In a first, human embryos edited to explore gene function

In a first, human embryos edited to explore gene function

In a first, human embryos edited to explore gene function

Following fertilization, an egg starts to divide and after about seven days, it becomes a ball-shaped structure called a blastocyst, which later forms the placenta.

Pioneering British scientists have revealed the key role played by a fertility "master gene" after editing DNA in human embryos.

The team of scientists from the Francis Crick Institute in London used CRISPR-the experimental biomedical technique that utilizes snippets of bacteria as a pair of "molecular scissors"-to slice out the gene responsible for producing a protein known as OCT4".

"In humans, (OCT4) not only maintains the embryo, but other tissues are affected and the blastocyst does not form", said Ludovic Vallier, a stem cell biologist at the Wellcome Trust Sanger Institute who co-authored the research.

The failures of fertility treatments could be down, in part, to a reliance on mouse studies, which until now have been seen as the best way to work out the role of genes during embryonic development - and why things sometimes go wrong.

The study team used CRISPR/Cas9 to "turn off" the production of one particular gene, known as the OCT4.

The study, published in the journal Nature, found fewer than a fifth of the test embryos reached the blastocyst stage without Oct4.

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Dr Kathy Niakan from the Francis Crick Institute, who led the research, adds: "One way to find out what a gene does in the developing embryo is to see what happens when it isn't working". The findings show that the gene controls the fate of several cell lineages and has a slightly different role in humans than in mice.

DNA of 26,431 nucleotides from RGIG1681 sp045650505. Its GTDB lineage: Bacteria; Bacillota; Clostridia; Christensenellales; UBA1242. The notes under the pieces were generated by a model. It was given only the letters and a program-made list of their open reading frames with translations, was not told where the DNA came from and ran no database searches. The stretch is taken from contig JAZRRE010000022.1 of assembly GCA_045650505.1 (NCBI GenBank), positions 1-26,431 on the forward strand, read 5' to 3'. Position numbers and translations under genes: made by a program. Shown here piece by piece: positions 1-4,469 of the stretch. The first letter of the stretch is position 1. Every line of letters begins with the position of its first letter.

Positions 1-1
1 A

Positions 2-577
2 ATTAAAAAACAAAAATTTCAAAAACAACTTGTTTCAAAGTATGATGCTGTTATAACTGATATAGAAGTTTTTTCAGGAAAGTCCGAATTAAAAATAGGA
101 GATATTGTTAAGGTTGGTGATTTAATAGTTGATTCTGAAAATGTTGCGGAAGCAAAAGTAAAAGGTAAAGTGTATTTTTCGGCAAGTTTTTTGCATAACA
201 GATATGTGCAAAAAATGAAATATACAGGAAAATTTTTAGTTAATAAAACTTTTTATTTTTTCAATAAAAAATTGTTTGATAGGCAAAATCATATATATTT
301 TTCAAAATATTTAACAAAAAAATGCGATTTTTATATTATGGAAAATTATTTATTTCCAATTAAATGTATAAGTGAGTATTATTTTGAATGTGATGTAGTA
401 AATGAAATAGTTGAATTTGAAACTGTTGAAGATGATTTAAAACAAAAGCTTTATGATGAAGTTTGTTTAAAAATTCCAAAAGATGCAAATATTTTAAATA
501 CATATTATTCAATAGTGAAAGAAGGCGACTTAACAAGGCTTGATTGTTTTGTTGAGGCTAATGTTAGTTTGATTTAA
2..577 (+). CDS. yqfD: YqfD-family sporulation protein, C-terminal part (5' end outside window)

The researchers had to apply to the Human Fertilisation and Embryology Authority, an institution set up in the United Kingdom that rigorously reviews proposed embryo-editing research, Vogel reports for Science.

Niakan's team is the first in Britain to have edited the DNA of human embryos, with just a handful of such experiments having been performed in China and the US. As well as human embryo development, OCT4 is thought to be important in stem cell biology. "Now we have demonstrated an efficient way of doing this", said Kathy Niakan, one of the Francis Crick Institute authors. Whereas those studies raised concerns over potential "designer babies", the latest paper describes basic research that aims to understand human embryo development and causes of miscarriage. But, this is the first research to target human growth and development.

Lead author Kathy Niakan (Francis Crick Institute, London) says she hopes the technique can be used by others to identify a whole host of genetic factors that affect pregnancy, but are now poorly understood: "One way to find out what a gene does in the developing embryo is to see what happens when it isn't working".

"It may take many years to achieve such an understanding, our study is just the first step", Niakan said.

Dr Niakan's team was the first to use the editing technique to investigate gene function in human embryos, rather than try to correct defective genes.

Vallier believes this further highlights human development is very specific and different from that of other species, meaning techniques based on animal models will have limitations. The experiments helped the researchers learn about fundamental human biology in a way they could not through research on mice.

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